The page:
31 Years of the Digest ... founded August 21, 1981
The Telecom Digest for February 15, 2013
====== 31 years of TELECOM Digest -- Founded August 21, 1981 ======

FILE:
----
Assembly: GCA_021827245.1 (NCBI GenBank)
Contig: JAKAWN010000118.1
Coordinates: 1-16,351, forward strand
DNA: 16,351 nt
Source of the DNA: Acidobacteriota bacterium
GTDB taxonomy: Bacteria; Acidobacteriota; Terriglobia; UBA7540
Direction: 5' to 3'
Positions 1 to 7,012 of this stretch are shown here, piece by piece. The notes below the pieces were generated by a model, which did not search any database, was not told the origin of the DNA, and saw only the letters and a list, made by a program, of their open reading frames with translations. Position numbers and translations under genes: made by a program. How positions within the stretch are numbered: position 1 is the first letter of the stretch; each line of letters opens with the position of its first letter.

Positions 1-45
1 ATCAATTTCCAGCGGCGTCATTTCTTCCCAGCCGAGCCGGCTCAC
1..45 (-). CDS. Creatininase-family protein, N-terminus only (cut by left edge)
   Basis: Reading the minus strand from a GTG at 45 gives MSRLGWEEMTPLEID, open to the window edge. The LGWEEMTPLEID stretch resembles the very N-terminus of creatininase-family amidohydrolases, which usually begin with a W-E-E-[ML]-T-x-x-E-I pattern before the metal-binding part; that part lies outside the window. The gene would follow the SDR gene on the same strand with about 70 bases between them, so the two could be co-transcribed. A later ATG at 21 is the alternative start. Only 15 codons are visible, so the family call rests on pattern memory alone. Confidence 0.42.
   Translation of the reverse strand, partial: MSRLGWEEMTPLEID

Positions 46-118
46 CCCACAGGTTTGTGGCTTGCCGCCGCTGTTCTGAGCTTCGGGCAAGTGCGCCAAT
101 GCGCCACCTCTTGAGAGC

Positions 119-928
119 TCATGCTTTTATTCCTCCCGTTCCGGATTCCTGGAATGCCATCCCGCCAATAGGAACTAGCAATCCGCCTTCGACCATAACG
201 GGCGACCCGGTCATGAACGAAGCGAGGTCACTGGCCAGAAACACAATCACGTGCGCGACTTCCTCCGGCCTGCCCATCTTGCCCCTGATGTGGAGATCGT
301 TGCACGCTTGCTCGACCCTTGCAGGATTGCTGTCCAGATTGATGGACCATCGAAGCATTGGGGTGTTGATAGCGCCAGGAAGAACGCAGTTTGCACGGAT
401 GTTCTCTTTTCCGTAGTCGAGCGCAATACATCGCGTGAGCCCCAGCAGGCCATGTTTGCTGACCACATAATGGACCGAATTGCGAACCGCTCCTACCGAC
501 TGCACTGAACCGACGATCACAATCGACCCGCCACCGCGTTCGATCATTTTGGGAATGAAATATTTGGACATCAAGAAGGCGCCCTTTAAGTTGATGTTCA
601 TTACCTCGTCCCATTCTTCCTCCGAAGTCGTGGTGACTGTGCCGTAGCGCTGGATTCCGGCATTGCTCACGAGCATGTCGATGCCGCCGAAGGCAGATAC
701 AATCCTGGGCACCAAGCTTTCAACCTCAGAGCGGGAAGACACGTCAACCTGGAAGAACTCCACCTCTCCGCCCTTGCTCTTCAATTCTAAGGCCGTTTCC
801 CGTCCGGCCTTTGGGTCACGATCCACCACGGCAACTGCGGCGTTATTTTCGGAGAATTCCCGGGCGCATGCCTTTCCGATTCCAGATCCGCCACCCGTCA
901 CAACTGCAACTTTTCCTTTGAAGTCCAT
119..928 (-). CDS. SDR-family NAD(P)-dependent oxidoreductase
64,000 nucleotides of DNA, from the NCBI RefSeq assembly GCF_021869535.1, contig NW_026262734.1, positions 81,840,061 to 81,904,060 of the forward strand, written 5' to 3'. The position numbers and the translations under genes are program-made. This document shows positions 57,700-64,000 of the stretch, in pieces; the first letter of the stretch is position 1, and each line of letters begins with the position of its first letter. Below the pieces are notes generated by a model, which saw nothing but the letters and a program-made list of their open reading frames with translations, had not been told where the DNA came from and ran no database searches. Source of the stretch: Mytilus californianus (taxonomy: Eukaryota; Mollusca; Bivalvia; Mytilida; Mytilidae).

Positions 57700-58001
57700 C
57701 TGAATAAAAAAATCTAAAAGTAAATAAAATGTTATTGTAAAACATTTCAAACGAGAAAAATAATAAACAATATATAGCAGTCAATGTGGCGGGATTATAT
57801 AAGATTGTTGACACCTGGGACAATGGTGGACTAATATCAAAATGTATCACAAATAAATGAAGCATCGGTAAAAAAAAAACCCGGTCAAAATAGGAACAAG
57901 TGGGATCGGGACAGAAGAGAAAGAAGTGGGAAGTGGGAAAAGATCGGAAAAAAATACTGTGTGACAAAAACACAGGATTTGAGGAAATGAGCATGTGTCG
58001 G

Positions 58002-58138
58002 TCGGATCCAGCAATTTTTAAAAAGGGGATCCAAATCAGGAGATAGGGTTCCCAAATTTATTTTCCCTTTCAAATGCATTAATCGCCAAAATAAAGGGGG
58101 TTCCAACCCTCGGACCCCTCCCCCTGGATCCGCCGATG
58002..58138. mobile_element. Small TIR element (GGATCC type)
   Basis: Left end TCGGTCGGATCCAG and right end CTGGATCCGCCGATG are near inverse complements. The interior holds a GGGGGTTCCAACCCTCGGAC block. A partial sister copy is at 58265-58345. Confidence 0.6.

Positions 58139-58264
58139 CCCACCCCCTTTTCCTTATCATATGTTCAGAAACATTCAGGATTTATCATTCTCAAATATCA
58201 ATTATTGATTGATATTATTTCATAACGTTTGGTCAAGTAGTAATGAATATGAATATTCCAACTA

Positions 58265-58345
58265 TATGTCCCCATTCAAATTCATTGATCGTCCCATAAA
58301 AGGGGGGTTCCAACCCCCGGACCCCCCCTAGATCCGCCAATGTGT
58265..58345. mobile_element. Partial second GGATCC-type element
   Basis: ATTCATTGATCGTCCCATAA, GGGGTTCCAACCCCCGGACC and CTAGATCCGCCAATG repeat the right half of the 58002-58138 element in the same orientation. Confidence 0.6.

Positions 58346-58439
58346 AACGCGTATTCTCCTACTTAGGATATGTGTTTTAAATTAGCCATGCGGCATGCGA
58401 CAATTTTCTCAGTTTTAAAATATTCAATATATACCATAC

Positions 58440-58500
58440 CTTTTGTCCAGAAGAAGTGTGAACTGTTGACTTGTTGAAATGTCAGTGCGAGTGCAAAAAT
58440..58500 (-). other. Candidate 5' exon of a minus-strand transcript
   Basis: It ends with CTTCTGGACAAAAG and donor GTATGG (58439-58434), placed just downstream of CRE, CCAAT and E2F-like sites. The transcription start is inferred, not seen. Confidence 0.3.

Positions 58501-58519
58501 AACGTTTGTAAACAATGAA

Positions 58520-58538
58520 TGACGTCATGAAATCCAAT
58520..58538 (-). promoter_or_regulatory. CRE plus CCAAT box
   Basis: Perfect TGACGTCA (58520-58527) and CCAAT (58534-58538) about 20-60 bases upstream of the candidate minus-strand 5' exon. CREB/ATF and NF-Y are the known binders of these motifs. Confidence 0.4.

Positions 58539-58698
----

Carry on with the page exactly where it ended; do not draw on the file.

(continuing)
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Date: Thu, 14 Feb 2013 11:20:52 -0500 From: Fred Goldstein <email@example.com> To: firstname.lastname@example.org. Subject: Re: The Pentagon And Cyber Defense, Cyber Warnings Message-ID: <511D0EE4.email@example.com> A couple ishs back, firstname.lastname@example.org (Scott Dorsey) wrote >> Fred Goldstein <email@example.com> wrote: >> >>> There is a new internetworking protocol under development, far from the >>> IETF and its TCP/IP fanbois, which addresses these and other problems. >>> It's called RINA, Recursive InterNetworking Architecture. >> >> And it will never be adopted by any substantial user base, despite >> Mr. Goldstein's evangelizing in this newsgroup. > > Telecom Digest Moderator wrote: >> Why not? > > Because, like or not, we have a huge installed IP base that isn't going to > go away and isn't going to change. IP connectivity is everywhere, and it's > just so incredibly cheap that it's hard to compete with. I think they said that about horses too. ;-) Seriously, while IP is cheap, it isn't useful for everything. It is extremely costly for many applications, due largely to security issues. You have to take into account how the monoculture has run roughshod over corporate IT and embedded applications, neither of which benefit from universal connectivity, and where unwanted access is extremely serious. RINA is far more secure, since it starts with the assumption that all networks are private unless opened to the public, the opposite model from IP. See the PouzinSociety.org and irati.eu web sites for some material on the subject. But more importantly for adoption, RINA is more compatible with IPv4 than IPv6 is. It encapsulates IPv4 flows very cleanly, should you want to do that. And if you don't need QoS, it can encapsulated in IP packets, allowing native RINA applications to run anywhere. So the phase-in can be more gradual, without the ugly dual-stack that IPv6 generally needs. The end user doesn't even have to know it's there in the middle. And since IPv6 offers no benefits to end users (all the benefits of a minor point revision and all the costs of a forklift upgrade), it isn't going to take over. > Personally I would like to have seen ATM be adopted, if only because > it allows circuit switched and packet switched connections to share > the same channels on a reliable basis with predictable behaviour. > But it didn't really take off because IP was there first. ATM was interesting and could have done good things had it been fully developed. BTW RINA allows the same (and more) QoS options. ATM failed because of the business model, though. It was initially developed by the telecom industry (CCITT B-ISDN project) but they couldn't figure out how to offer high-bandwidth circuits cheaply enough to do video (the goal) while not having to lower the price of low-bandwidth voice calls, which were a cash cow, grotesquely overpriced (remember, this was 20 years ago and most usage rates were higher than now). Fear of cannibalization. Then the non-telecom world (focused on ATM Forum) started to adopt ATM as a LAN, but Fast Ethernet was much cheaper and killed it. ATM ended up as the backbone of DSL networks, linking DSLAMs to aggregation hubs. It probably peaked in the late 2000s, before Carrier Ethernet-based DSLAMs started taking away market share. > God, I hate VoIP and all the other attempts to run realtime data > over packet switched systems. But... it's so cheap... I agree that it's fundamentally a bad idea, even though it can be made to work. It's not even so cheap when compared on an apples-to-apples basis. What's cheap is untaxed VoIP compared to the monopoly-priced PSTN, and what's cheap is modern IP equipment compared to what legacy TDM switches cost in 1988. Yeah, Windows 8 is much, much cheaper than VMS V4, om a per-cycle-on-day-of-FRS basis. But of course modern TDM equipment is cheap too, if you know where to look for it. It's just unfashionable. The Internet is groovy and the hep cats on Wall Street and in Silly Valley think anything using "Internet Protocol" is groovy too, even if they don't understand it. -- Fred R. Goldstein fred "at" interisle.net Interisle Consulting Group +1 617 795 2701